Company culture is an essential part of your business
Building a truly regional team adds immense cultural and economic value in the bigger picture – as I have seen with the evolution of my own businesses.
Both Manning & Co and Gemstar have transitioned over time to become truly regional businesses, with our ever-expanding team now based in Sydney, Singapore, the Philippines and Indonesia. Luckily for us, new technology platforms have enabled ongoing communication, collaboration and a sense of connectedness between our remote teams.
Having the right people on the journey has also helped us transition from an Australian company to a regional one. The team has shown patience, willingness to adapt and an appetite to be part of something that is bigger and extends across borders. And so, despite being in different countries, our team culture is stronger than ever.
Here are my top 4 tips for building a strong company culture across different geographies.
1. Regional growth starts at the top.
All employees want to feel connected to a sense of purpose – and it all starts with leaders inspiring this sense of purpose from the top down. As you begin to grow your business across different countries, it’s fundamental that you spend time with your people wherever possible, and in whatever form possible.
Clear and consistent communication both in person and via technology will ensure that team members geographically removed from you have a strong sense of your leadership, guidance and direction for the business. It’s important to demonstrate your commitment to the role remote employees play in the business and to make sure you are present and available to everyone.
2. Ensure you have the right technology and systems in place.
As part of your regional growth strategy, ensure that you have the right technology and systems in place to maintain good communication, transparency, teamwork and a sense of community among your people.
For example, when I relocated to Singapore recently, our team made the transition from a local network server to Microsoft’s cloud solution called SharePoint, where our documents are now accessible anytime, anywhere. This has made it much easier for the team to work from anywhere, as well as to collaborative in real-time on client work.
The shift to one central repository was key to the smooth running of both Manning & Co and Gemstar across borders – and the same applies to any business looking to grow regionally. While not all businesses are making the transition to cloud, other technology platforms such as Skype, WhatsApp and of course email offer the enhanced capability to communication and work together across different geographies.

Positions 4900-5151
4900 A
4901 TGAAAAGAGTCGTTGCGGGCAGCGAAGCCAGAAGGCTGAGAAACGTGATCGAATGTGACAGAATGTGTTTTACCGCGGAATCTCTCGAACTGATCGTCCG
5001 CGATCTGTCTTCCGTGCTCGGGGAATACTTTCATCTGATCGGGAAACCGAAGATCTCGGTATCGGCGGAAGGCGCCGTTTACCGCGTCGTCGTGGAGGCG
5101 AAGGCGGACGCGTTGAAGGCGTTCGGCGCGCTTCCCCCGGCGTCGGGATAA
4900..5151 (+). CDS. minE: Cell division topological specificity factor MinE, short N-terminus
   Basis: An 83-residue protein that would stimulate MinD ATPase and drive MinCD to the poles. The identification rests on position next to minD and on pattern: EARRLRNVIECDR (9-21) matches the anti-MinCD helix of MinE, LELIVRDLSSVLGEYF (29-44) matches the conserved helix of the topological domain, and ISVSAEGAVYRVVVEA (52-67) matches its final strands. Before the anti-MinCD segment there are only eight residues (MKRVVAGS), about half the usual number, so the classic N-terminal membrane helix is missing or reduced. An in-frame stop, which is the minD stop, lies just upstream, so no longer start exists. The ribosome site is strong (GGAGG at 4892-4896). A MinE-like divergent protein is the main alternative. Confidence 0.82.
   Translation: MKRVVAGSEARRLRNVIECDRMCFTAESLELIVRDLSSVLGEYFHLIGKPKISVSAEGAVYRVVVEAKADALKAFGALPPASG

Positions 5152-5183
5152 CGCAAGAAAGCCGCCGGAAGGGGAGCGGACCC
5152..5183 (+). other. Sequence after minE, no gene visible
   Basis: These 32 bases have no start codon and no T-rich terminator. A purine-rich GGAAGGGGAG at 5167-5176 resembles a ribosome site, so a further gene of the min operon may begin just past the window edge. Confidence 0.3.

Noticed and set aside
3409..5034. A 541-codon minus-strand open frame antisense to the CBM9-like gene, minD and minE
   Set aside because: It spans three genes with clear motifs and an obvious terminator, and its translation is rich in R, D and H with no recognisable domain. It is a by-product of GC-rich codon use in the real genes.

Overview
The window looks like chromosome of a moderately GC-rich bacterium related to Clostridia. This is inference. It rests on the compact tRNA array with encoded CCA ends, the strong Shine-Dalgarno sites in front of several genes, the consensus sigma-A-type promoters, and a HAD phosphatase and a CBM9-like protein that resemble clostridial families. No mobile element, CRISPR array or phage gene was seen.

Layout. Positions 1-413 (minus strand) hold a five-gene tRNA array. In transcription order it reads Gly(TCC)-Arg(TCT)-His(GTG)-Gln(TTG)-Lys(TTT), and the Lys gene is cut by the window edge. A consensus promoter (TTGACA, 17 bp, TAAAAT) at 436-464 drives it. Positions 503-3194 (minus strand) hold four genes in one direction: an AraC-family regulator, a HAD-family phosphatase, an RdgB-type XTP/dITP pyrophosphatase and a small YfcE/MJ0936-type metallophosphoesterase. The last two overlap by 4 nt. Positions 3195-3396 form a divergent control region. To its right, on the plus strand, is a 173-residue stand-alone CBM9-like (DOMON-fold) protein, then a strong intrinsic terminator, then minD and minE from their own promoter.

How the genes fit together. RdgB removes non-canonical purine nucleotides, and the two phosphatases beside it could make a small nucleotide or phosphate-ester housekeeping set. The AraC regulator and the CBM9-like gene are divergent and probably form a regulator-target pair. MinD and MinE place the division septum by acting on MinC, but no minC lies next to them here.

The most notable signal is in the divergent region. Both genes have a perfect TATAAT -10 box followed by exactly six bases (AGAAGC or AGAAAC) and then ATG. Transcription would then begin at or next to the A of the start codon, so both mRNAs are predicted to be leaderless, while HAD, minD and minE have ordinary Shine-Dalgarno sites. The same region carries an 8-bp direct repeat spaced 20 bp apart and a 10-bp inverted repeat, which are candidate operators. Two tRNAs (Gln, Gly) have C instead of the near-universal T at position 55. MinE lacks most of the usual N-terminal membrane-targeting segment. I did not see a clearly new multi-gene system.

3. Communication is everything.
It may seem like common sense, but communication is absolutely vital to growing a strong company culture across borders. There are many adjustments required to cater for a growing regional team – cultural nuances to respect, time zones, different management styles and so on – and good communication is at the heart of getting the balance right.
It’s important to check in with your team as much as possible, showing responsiveness and interest even when you are not physically there. Bring your team together for regular team meetings at a time that suits everyone. Team members should also freely use technology to communicate with each other so that they feel they are part of a team environment.
4. Check in with your people.
One of the most important aspects of leading remote teams is to touch base with individuals to let them know that they are valued, that you are thinking of them, and that you are experiencing the journey together.
After all, a strong company culture is not only about working as a team, but about celebrating wins and successes together. For example, when we gained a new client recently at Manning & Co, our Sydney team sent a fun video to the Singapore team to let us know they were thinking of us, reinforcing a collaborative mindset and culture.
Becoming a regional business has been a very exciting journey for my team and myself. We have all progressed in our roles as a result, gaining new skills and expertise, as well as insights into the power of communication and collaboration in driving high performance, even when based in different countries. Best of all, our bond and company culture are stronger than ever.
This article was first published in The CEO Magazine.